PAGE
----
J-1 Visa FAQs


Q: Can I study on a J-1 visa?

Yes, but only if it is authorized by the exchange program in which the J-1 visa holder is participating.

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Q: As a J-1 student, am I eligible to work upon completion of my studies?

A J-1 student may be eligible to participate in a Practical Training Program upon graduation. The Practical Training Program allows the individual to work in the United States. However, the length of time granted for the training program generally depends on the degree awarded. Individuals who have received a baccalaureate or master's degree, may be entitled to enter a training program of up to eighteen (18) months whereas a higher degree may result in a greater period of training participation.

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Q: I am a J-1 student and my visa's validity period is going to expire before the completion of my program. What should I do?

If you are in the U.S., you do not have to do anything, as long as your Form DS-2019 remains valid. However, once you depart the U.S., before returning to the U.S., you must visit your nearest U.S. embassy or consulate to obtain a new J-1 visa stamping. You just need to bring your Form DS-2019 (unexpired) with you to your visa interview.

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Q: I am unable to complete my academic program within the time period specified on my DS-2019 form? What needs to be done in this situation?

If a student is unable to complete the academic program as per the end date on the DS-2019 form ((Certificate of Eligibility for Exchange Visitor (J-1) Status)), he/she must apply for an extension of status prior to the expiration date. The student must provide supporting letter from the school or Dean that specifies the reason for extension, extension period desired, the proposed date of graduation, and evidence of funds available for the requested time period. Students who are out of status are required to return immediately to their home country.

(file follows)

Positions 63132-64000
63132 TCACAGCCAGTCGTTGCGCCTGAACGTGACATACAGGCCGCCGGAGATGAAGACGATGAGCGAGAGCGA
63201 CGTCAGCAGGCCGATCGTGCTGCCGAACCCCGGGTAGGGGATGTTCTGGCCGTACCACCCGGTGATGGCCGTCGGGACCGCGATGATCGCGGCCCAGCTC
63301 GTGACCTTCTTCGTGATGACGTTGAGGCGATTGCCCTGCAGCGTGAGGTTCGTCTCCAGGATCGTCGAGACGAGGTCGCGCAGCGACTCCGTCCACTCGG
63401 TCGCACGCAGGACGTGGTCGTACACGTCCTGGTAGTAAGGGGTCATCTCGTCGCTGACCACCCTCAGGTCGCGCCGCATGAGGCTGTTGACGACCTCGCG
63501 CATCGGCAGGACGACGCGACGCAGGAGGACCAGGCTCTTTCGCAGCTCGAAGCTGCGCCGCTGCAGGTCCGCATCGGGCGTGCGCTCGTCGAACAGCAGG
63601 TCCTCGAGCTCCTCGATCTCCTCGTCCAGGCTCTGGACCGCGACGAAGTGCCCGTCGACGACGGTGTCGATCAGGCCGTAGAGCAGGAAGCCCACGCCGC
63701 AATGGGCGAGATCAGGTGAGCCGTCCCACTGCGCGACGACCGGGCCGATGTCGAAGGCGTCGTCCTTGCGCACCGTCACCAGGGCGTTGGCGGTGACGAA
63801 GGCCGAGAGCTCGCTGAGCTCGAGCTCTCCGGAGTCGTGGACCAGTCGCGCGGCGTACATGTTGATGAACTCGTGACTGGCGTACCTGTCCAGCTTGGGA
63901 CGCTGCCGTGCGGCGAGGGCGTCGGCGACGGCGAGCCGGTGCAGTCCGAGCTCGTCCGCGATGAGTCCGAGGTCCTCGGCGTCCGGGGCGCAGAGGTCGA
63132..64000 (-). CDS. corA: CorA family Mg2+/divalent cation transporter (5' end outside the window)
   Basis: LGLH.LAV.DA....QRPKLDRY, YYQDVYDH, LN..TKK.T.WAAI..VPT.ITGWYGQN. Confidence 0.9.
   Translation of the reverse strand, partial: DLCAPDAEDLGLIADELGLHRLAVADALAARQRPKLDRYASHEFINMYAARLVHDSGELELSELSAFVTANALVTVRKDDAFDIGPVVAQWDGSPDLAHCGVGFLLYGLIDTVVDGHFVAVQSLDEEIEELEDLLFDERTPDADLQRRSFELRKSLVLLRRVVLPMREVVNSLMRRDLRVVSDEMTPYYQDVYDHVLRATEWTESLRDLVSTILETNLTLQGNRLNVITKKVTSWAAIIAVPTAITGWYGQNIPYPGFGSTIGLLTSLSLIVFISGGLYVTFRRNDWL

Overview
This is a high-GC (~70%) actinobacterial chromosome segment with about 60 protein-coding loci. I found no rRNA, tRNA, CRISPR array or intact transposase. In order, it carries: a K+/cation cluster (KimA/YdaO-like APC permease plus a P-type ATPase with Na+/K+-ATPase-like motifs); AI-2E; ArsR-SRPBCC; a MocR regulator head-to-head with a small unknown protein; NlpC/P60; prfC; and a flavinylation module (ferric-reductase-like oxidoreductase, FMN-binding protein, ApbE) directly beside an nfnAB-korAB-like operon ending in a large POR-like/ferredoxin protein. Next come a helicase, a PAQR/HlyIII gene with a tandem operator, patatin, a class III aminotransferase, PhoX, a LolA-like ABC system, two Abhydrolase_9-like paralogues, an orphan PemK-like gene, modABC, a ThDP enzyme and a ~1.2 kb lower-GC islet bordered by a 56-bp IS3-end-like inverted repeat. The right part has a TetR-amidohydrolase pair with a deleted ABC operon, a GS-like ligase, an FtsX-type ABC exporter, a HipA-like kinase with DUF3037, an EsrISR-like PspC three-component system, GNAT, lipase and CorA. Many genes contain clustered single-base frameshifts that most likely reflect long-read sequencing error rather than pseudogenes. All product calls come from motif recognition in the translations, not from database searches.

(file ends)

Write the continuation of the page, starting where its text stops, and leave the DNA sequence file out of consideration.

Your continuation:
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Q: Can I travel outside the U.S. for vacation and re-enter and continue my J-1 status?

J-1 students can travel overseas and return to the U.S. as long as they have documents that prove that they are returning to the U.S. to complete their academic program. Students must travel with a valid DS-2019 form (Certificate of Eligibility for Exchange Visitor (J-1) Status), a valid visa and passport. Students maintain a valid J-1 status as long as the date on the DS-2019 form has not expired. If the visa has expired, students may contact the nearest U.S. consulate and obtain a visa stamping as long they have a valid DS-2019 form.

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Q: I am on J-1 visa. Can I marry a U.S. citizen and acquire permanent residency?

J visa holders who are subject to the two year home residency requirement cannot change status to another category or apply for a green card until they either a) return to their home country for two years or b) obtain a waiver of this requirement.

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Q: My spouse has joined me in the United States in J-2 status. Is she eligible to work?

Yes. A J-2 visa holder is permitted to work only after he/she applies for and obtains work authorization from the United States Citizenship and Immigration Services (USCIS).

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Q: I am on J-1 visa and my spouse is on J-2. Can she work? And if so do we file taxes jointly or separately?

J-2 visa holders are eligible to work upon application to and approval by the United States Citizenship and Immigration Services (USCIS). In addition, it is important to note that the J-2 spouse’s income must not be utilized to support the principal alien (i.e., J-1 visa holder). However, the couple may file taxes jointly or separately, depending on their preference.

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Q: I am on J-1 and my spouse is on J-2 and we both are employed. When my employment ends does she have to leave the country with me or can she continue to be employed?

The J-2 visa holder is linked to the J-1 visa holder and therefore the J-2 spouse will need to leave the country unless he or she is able to convert to an independent visa status.

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Q: How can a J-1 nonimmigrant subject to the two (2) year foreign residence requirement change to another nonimmigrant status?

In order for a J-1 status holder to file for change of status to another type of non-immigrant status, one must either fulfill the 2-year foreign residence requirement, or seek a waiver of this requirement from his/her home country or via the U.S. Department of State, depending on who the original sponsor is.

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